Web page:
Support needed for those battling prostate cancer
IPSWICH men who need the most support with their prostate cancer are the least likely to seek help, with more than 80 per cent of patients reporting unmet supportive care needs.
A new study found older age, lower education and depression were barriers to men seeking help with a range of issues related to prostate cancer in the first year after diagnosis.
The study found 58 per cent of Queensland men with prostate cancer had unmet sexual needs, about half reported psychological needs, and 41 per cent had physical and daily living needs.
Director of Menzies Health Institute QLD, Professor Suzanne Chambers, said sexual needs caused the most concern and discomfort for men diagnosed with the disease.
"The top five needs identified by the study were sexuality, prostate cancer-specific needs, psychological, physical and daily living, and health system and information," Prof Chambers said.
"For most men, those who were older, less well-educated and more depressed were less likely to seek help for unmet needs.
"For older men, this barrier could relate to masculine values and self-reliance that prevents them from reaching out for support.
"Level of education likely reflects health literacy, which is a concern as low health literacy is linked to poorer health outcomes.
"The relationship between depression and not seeking help speaks to the need for regular assessment of psychosocial needs, including systematic distress screening."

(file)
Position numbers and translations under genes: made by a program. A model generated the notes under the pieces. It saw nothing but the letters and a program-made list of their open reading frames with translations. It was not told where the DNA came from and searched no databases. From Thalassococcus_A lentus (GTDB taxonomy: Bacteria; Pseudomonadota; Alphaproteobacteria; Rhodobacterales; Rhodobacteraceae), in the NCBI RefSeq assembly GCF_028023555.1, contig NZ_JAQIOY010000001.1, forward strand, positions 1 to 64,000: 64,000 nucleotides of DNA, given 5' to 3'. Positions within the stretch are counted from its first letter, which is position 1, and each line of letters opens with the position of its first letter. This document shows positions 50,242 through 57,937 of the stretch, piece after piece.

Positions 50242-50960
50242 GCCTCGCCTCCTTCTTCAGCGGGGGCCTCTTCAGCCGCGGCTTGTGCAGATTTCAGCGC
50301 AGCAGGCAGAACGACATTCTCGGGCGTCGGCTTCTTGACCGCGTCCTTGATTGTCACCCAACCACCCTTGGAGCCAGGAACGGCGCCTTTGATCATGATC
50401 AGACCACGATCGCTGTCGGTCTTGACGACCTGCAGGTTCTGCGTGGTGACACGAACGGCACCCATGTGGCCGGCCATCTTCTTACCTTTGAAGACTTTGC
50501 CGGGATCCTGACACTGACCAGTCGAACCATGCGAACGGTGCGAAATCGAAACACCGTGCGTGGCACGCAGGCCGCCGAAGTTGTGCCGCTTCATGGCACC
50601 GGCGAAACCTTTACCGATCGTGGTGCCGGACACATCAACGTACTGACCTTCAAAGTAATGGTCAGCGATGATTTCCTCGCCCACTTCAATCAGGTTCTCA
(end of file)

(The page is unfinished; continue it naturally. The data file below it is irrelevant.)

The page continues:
Cancer Council Queensland spokesperson Katie Clift said where men did seek support, the top three sources accessed were medical professionals, nurses and prostate cancer support groups.
"Our research identifies the need for a holistic approach to better support men with prostate cancer - one that links medicine, nursing and community based peer support," Ms Clift said.
"Cancer Council offers a range of peer support, counselling, resources and health information for men diagnosed - via 13 11 20.
September is Prostate Cancer Awareness Month.
Minister for Health Cameron Dick said more than 4000 men were diagnosed with the disease every year in Queensland, and about 650 died from prostate cancer annually.
"Prostate cancer is the most commonly diagnosed cancer in men, and the risk of developing it or dying from it only increases with age," Mr Dick said.
"We know that early detection is the best prevention, but we also know that men are less likely to frequent the doctor than women.
"Increasing awareness of prostate cancer breaks down these social barriers to seeking help by encouraging more men to talk to their doctor, and in doing so, potentially save their own life."